Black and/or African American workers reported being assigned to the most physically demanding posts in the Tesla factories, compared to non-Black workers who were given more technical, less physical jobs. One worker witnessed only Black and/or African American workers cleaning the factory floor on their hands and knees. No other groups of workers had to do the same. Another worker heard Defendants’ workers complain about the heavy workload and how they “need[ed] to get some [B]lacks on this line,” suggesting that Black and/or African American workers can and should be doing the difficult menial jobs. One Black worker started as a production lead when he came through a staffing agency, but after he introduced himself to his white manager, he was demoted on the same day to a production associate. His supervisor told him that Defendants’ manager thought he was “better suited” in the more labor-intensive position. This worker also applied for a transfer to Tesla’s Lathrop factory, only to be told by his manager not to “get [his] hopes up.” However, a white co-worker was granted the same transfer.
Retaliation for speaking up
Management retaliated against Black and/or African American workers for complaining. Complainants were denied bonuses, promotions, and other professional opportunities. They were falsely accused of being late, unjustifiably written up, denied transfers, assigned to physically strenuous posts or undesirable locations, constructively discharged, or terminated. For those who needed a reasonable accommodation, their requests for a reasonable accommodation were denied in retaliation. As a consequence, many Black and/or African American workers aggravated their injuries or disabilities.
Not surprisingly, Defendants ignored, immediately dismissed, or perfunctorily investigated and then dismissed workers’ complaints. Investigations were inconsistently completed, with different investigators asking vastly varying questions, with different levels of detail and analysis, and sometimes coming to opposite conclusions. Investigations took months to complete. For example, an investigation of a race complaint, where only one witness was interviewed, took close to six (6) months to complete. human resources staff were also not well-trained in analyzing race complaints. For example, one human resources investigator concluded that “banana boy” was simply a “nickname,” not a racial slur, even though the Black complainant perceived it to be racist and the harasser had been coached previously on his condescending communication style. In another case, Defendants’ human resources investigators determined that a claim of harassment was unsubstantiated because there was no witness corroboration, even though the harasser had admitted to saying a racial slur. Workers, whom Defendants concluded had indeed harassed Black workers and were previously disciplined for similar offenses, remained employed and even were promoted because they were “good performers.”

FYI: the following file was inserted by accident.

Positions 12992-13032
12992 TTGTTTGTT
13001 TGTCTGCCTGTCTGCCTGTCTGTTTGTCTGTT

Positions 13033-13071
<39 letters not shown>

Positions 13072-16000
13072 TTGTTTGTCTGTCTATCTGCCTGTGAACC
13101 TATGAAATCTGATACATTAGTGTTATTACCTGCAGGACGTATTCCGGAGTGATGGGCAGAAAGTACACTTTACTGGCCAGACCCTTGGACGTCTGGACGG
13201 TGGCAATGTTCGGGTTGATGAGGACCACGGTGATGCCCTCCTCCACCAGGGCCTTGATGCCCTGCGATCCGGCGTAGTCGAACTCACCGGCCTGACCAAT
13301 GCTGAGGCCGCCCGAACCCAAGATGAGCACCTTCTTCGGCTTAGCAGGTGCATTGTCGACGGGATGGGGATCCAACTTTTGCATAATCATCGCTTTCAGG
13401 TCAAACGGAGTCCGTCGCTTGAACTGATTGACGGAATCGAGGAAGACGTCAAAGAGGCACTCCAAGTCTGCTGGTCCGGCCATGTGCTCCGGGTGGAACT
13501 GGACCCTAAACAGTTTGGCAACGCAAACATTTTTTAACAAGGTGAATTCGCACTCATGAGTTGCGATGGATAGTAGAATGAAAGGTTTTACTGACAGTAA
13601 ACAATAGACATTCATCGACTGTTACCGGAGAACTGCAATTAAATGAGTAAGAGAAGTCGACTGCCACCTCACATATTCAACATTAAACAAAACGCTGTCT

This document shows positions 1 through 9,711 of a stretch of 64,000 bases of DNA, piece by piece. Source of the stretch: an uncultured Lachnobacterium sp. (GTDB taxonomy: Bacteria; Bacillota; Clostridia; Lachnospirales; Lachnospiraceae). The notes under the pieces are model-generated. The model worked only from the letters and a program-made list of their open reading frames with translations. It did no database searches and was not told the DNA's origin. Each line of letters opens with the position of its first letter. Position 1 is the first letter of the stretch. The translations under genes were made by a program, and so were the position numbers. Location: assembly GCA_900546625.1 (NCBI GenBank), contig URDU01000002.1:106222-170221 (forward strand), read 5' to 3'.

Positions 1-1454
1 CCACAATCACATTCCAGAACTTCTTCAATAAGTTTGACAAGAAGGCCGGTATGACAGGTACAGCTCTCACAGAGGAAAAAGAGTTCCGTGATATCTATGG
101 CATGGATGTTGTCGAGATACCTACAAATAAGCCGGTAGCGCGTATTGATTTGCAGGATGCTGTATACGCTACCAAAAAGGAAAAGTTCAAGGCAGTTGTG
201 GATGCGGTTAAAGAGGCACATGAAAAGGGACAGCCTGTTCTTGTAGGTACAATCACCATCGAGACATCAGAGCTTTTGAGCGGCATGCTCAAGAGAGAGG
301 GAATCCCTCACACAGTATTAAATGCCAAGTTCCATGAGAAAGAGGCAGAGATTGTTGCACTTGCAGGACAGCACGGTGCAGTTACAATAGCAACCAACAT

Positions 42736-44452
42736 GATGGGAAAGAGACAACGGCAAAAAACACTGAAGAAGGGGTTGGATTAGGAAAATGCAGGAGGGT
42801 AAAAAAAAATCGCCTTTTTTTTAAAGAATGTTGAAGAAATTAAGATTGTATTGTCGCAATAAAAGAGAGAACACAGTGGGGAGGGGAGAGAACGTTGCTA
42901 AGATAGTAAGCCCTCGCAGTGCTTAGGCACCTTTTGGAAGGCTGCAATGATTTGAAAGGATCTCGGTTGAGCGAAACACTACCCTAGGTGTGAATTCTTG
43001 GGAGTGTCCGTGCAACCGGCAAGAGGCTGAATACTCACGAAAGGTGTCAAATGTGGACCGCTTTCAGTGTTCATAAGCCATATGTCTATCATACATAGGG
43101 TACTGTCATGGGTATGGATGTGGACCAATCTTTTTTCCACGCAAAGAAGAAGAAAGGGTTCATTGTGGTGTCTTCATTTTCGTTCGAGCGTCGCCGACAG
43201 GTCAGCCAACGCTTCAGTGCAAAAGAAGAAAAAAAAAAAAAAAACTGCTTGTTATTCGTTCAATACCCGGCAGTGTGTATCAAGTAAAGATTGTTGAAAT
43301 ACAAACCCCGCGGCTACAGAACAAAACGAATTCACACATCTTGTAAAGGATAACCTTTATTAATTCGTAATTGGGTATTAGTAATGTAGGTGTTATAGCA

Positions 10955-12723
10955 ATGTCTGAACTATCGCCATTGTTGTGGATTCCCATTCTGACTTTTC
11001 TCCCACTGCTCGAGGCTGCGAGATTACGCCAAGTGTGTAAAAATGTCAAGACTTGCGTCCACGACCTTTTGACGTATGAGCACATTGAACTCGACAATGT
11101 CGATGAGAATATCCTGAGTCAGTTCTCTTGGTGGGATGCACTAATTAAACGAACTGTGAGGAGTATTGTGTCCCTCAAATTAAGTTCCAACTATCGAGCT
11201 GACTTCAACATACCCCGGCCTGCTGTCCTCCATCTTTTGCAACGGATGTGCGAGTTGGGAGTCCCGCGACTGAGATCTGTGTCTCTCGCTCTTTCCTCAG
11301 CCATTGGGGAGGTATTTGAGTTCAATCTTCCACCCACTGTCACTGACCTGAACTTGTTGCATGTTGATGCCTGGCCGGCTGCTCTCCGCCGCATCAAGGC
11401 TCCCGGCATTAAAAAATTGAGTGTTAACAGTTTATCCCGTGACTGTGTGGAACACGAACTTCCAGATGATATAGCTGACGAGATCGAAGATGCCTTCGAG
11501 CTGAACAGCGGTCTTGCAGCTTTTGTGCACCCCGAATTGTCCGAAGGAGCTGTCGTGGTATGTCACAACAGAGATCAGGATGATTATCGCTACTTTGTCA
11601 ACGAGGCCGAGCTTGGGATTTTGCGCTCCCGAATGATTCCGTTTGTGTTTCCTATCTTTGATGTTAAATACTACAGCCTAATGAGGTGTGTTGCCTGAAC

In some cases, human resources staff gave advance notice of the race complaints to the alleged harassers before the investigation began. One Black worker stated that immediately after she complained about race harassment, human resources official texted her harasser, who was also her supervisor, about her complaint against him. The supervisor then retaliated against the Black worker, accosting her, writing her up, and then calling security on her for being purportedly “belligerent.” Even after Black and/or African American workers were transferred to a different area, retaliation by management still persisted because management had the ability to simply walk over to the new post and harass the complainants.